Wednesday, January 30, 2013

‘Stupid’ Republicans

Bobby Jindal, Louisiana’s Republican governor, bluntly called his party the "stupid party." He also said that, "The Republican Party does not need to change our principles…but we might need to change just about everything else we do."

This stupidity was recently on display when House Republicans and especially grandstanding Senate Republicans melodramatically grilled the now wildly popular Secretary of State Hillary Clinton about "what she knew and when she knew it" about the attack on the U.S. consulate in Benghazi, Libya. Any viewer of the televised hearings would have thought that Republican members of Congress were talking about an administration transgression of Watergate-style proportions. It’s a travesty that the real tragedy of the killing of four Americans associated with the American consulate by heavily armed Islamists has become so politicized.

Hillary Clinton skillfully made monkeys out of the Republican congressional attempt to make a mountain out of a molehill – or perhaps in this case, a sandstorm out of sand dune – by noting that President Barack Obama had said right from the start that the attack was a terrorist attack and asking this obvious question: with four Americans dead, who cares if those militants took advantage of a protest (later determined to be inaccurate) or just decided they wanted to kill Americans? Even the worst case – that the Obama administration had been fibbing a bit to avoiding undermining its election storyline that Obama’s first term had been one of vanquishing Osama bin Laden and al Qaeda – is a yawner after the mountain of lies the George W. Bush administration told about Saddam Hussein’s involvement with al Qaeda and 9/11 and Saddam’s possession of weapons of mass destruction. These lies were told to involve the United States in an unnecessary and costly war – in both blood and treasure – that lasted almost a decade and was counterproductive in generating more terrorism.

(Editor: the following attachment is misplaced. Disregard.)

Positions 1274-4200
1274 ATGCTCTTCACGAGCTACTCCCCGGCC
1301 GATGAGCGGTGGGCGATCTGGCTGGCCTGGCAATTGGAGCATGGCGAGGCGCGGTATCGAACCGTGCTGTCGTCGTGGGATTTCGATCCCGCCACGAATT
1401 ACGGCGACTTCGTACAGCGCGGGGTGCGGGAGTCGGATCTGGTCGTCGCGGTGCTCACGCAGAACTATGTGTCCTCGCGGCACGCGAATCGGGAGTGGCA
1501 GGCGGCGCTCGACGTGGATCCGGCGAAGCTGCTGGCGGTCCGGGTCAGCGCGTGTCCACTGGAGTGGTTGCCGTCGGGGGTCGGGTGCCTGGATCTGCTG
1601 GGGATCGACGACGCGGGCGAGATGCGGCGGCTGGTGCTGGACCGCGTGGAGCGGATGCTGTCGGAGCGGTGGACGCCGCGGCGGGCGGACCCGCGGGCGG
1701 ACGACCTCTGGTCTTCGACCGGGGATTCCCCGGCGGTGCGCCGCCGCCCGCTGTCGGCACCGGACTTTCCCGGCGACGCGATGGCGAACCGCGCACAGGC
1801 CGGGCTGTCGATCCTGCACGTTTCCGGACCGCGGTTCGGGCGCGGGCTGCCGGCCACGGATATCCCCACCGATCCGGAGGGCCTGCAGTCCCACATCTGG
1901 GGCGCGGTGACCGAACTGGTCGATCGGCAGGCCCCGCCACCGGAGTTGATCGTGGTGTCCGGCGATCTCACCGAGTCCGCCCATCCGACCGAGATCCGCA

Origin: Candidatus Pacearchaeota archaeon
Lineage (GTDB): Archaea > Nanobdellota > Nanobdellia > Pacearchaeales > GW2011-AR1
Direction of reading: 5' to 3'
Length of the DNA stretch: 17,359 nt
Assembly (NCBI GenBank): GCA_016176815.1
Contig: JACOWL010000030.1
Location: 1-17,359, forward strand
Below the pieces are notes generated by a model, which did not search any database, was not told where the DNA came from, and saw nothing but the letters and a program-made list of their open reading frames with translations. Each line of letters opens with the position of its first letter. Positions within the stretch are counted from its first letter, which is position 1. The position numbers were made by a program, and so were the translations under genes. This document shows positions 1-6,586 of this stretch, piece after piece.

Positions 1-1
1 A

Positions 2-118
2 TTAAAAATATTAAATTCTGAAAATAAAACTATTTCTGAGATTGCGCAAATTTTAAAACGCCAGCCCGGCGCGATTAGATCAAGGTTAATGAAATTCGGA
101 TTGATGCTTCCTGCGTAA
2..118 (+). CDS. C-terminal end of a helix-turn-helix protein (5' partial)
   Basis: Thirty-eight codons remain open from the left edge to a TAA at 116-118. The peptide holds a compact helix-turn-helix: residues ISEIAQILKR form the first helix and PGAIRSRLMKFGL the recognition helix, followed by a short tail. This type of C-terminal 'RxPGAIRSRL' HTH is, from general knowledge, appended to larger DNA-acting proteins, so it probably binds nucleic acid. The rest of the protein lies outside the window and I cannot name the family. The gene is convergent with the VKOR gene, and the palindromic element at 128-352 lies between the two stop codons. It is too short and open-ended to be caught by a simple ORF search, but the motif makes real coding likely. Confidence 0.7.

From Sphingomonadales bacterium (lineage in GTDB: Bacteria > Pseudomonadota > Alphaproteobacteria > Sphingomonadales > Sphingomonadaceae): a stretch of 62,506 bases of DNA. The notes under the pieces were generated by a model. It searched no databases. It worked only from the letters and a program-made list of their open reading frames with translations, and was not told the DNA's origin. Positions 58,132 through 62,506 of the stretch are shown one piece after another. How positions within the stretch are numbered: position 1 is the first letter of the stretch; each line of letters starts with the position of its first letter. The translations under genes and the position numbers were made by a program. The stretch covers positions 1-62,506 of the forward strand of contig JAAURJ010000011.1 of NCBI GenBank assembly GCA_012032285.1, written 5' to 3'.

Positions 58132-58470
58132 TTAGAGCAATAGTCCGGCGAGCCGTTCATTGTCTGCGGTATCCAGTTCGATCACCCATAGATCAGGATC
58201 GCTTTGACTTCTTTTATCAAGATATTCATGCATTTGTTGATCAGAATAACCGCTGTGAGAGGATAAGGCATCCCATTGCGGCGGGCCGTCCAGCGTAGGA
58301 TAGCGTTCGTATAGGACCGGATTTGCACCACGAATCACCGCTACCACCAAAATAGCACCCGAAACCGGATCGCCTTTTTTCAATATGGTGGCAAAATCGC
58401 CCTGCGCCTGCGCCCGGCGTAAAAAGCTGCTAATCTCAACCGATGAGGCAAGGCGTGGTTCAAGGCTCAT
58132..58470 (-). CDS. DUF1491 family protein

The more important issue, remedying the obvious gaps in U.S. diplomatic security, seeped its way into the hearing but was, of course, eclipsed by Republicans beating a dead horse (or shall we say camel) about the Obama administration’s initially erroneous version of how the Benghazi attack went down. Even more crucial, the Republicans were too busy grandstanding – and war boostering – to legitimately attack Clinton about the chaos in Libya that resulted in the consular attack being caused by the overthrow of Muammar Gaddafi’s regime, which the administration played a crucial role in facilitating.

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